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Galleria mellonella as a Model to Study the Effect of Antimicrobial Surfaces on Contamination by Staphylococcus aureus

Article Information

Astrid Mayr1,2, Dorothea Orth-Höller1*, Holger Heinrich3, Guido Hinterberger1, Isabella Wille1,2, Verena Naschberger1, Cornelia Lass-Flörl1,2, Ulrike Binder1

1Department of Hygiene, Microbiology and Social Medicine, Division of Hygiene and Medical Microbiology, Medical University of Innsbruck, Innsbruck, Schoepfstr. 41, 6020 Innsbruck, Austria

2Christian Doppler Laboratory for Invasive Fungal Infections (Module 3 – self disinfecting surfaces), Austria

3EGGER Holzwerkstoffe Wismar GmbH & Co. KG, Am Haffeld 1, 23970 Wismar, Germany.

*Corresponding author: Dorothea Orth-Höller, Department of Hygiene, Microbiology and Social Medicine, Division of Hygiene and Medical Microbiology, Medical University of Innsbruck, Innsbruck, Schoepfstr. 41, 6020 Innsbruck, Austria

Received: 23 August 2019; Accepted: 02 September 2019; Published: 05 September 2019

Citation: Astrid Mayr, Dorothea Orth-Holler, Holger Heinrich, Guido Hinterberger, Isabella Wille, Verena Naschberger, Cornelia Lass-Florl, Ulrike Binder. Galleria mellonella as a Model to Study the Effect of Antimicrobial Surfaces on Contamination by Staphylococcus aureus. Archives of Clinical and Biomedical Research 3 (2019): 315- 325.

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Objective: The role of the inanimate environment in the transmission of healthcare-associated infections (HCAIs) is increasingly recognized. Hence, several self-disinfecting surfaces have gained attention as new infection control strategies. The objective of this study was to assess the antimicrobial efficacy of membrane-active polycation (maPK) surfaces against Staphylococcus aureus (S. aureus) applying the in vivo Galleria mellonella (G. mellonella) contamination model.

Methods: In the first set-up maPK surfaces were contaminated with S. aureus and G. mellonella larvae were placed on the surface for 45 min. In the second set-up larvae were contaminated with S. aureus and transferred to maPK surfaces. Finally, the cross-over rates to larvae and maPK-surface were determined. Additionally, log reduction values (LRVs) of S. aureus on contaminated maPK and larvae were calculated.

Results: The first experimental set-up revealed a significantly higher cross-over rate of S. aureus to the larvae from contaminated control surface (~2 x 103 colony forming untis (cfu)/mL) when compared to maPK surface (~5.1 x 101 cfu/mL). In the second set-up the cross-over rate of S. aureus from larvae to the control surface was significantly higher (~5.1 x 103 cfu/plate) than to the maPK surface (~2.1 x 101 cfu/plate). In both experiments LRVs were superior on maPK with 98.1% (p=0.0117) and 99.5% (p=0.0001) reduction, respectively.

Conclusions: This in vivo study reveals the ability of maPK surfaces to reduce bacterial contamination and highlights the potential power to avoid cross-contamination from environmental surface.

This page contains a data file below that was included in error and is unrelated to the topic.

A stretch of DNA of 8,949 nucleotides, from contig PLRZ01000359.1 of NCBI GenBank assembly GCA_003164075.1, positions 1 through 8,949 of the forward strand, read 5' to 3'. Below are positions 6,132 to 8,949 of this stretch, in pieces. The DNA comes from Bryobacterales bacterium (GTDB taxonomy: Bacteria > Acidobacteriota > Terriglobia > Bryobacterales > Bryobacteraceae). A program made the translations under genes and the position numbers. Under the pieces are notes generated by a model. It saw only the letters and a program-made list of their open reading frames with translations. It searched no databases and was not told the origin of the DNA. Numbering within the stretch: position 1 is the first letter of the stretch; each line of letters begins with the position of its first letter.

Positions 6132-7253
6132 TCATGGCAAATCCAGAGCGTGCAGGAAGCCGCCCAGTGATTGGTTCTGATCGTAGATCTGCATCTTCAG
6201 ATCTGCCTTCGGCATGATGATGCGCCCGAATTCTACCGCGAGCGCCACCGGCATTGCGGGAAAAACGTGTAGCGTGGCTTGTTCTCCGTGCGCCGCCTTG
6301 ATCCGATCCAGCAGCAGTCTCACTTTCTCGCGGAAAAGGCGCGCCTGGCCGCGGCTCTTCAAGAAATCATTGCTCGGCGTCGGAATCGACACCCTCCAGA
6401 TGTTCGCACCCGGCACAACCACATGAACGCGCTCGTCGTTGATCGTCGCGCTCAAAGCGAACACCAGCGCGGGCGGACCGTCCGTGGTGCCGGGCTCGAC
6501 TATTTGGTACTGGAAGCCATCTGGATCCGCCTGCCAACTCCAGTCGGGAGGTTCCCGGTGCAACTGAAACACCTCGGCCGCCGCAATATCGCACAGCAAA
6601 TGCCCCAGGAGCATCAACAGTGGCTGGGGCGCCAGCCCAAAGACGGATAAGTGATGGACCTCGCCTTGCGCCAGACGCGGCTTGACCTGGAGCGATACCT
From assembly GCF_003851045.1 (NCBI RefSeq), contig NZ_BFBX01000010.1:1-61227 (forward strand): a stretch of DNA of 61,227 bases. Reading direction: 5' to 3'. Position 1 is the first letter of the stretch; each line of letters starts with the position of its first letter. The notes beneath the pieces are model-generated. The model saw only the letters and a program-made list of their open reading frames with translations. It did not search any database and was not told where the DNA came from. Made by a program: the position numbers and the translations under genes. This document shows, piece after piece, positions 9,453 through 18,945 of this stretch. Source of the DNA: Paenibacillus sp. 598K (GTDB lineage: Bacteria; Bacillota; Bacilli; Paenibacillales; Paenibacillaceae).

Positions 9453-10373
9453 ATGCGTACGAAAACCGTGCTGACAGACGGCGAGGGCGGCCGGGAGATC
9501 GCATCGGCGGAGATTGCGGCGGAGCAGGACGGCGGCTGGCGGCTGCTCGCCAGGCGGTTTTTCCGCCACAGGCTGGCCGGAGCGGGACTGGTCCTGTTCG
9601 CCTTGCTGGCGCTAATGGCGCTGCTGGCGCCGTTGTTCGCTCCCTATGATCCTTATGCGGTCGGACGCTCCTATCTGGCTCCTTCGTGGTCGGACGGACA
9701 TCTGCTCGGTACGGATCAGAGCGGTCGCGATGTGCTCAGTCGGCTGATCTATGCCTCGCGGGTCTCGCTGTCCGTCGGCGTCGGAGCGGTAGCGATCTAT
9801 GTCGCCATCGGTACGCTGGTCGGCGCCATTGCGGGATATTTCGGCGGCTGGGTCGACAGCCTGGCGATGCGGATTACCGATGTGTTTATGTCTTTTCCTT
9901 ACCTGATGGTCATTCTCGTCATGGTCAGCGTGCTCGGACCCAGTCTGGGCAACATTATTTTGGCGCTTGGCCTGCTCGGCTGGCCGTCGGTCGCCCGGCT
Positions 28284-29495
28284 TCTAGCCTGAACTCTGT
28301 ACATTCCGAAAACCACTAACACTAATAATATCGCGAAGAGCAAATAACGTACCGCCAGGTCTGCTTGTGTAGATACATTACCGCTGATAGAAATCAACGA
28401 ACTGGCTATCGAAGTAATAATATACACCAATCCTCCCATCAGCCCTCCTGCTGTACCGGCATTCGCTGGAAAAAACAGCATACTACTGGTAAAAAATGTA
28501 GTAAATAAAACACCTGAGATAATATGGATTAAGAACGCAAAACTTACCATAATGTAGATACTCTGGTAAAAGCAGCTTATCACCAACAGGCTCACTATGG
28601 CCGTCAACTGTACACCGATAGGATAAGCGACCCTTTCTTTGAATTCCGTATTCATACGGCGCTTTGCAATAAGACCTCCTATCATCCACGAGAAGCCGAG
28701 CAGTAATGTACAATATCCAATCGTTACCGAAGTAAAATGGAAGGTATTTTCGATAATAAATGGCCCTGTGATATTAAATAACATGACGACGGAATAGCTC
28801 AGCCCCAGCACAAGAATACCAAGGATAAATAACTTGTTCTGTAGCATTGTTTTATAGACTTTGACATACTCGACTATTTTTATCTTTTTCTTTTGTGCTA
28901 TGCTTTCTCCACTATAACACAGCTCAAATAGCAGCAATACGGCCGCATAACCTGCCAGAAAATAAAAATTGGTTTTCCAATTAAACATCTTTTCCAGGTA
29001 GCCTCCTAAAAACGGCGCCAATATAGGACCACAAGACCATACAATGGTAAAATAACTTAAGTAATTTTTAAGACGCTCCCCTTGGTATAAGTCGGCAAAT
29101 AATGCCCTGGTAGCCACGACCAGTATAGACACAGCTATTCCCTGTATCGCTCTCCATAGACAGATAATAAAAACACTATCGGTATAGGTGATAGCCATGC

Healthcare-associated infections; Antimicrobial surfaces; Environmental contamination; Cross-transmission; Staphylococcus

aureus; Galleria mellonella 

Healthcare-associated infections articles, Antimicrobial surfaces articles, Environmental contamination articles, Cross-transmission articles, Staphylococcus aureus articles, Galleria mellonella articles

Article Details


Nosocomial infections represent a major problem complicating patient care and result in increased morbidity and mortality (2009)[1]. There is growing evidence that exogenous sources such as surface contamination may serve as an important reservoir for pathogens and hence may contribute to their transmission [[2]2-4]. High level of microbial contamination with relevant pathogens including multidrug-resistant microorganisms distant and close to patients is reported [5-7]. Environmental persistence has been shown for Staphylococcus aureus (S. aureus), methicillin-resistant S. aureus, vancomycin-resistant enterococcus, Acinetobacter baumannii, and Clostridium difficile [8, 9].

Cleaning and disinfection procedures display basic measures in infection control, however, multiple studies show gaps in decontamination practices [10, 11]. Additionally, surfaces can rapidly become recontaminated after cleaning and disinfection [12].

Antimicrobial surfaces have been proposed as an additive tool to reduce environmental contamination and possibly prevent healthcare-associated infections (HCAIs) [3, 13].

Polycationic coated surfaces which are microbicidal upon contact were demonstrated to kill microbes in vitro by causing physical damage to the microbe’s cell envelope [14]. We recently showed antimicrobial activity of a surface coated with membrane-active polycations (maPK) against S. aureus ATCC 6538 in vitro [15]. However, whether there is a real clinical benefit is still a matter of debate. For various antimicrobial surfaces implementation of antimicrobial surfaces in the clinical setting has demonstrated several problems resulting in a reduced efficacy compared to in vitro results.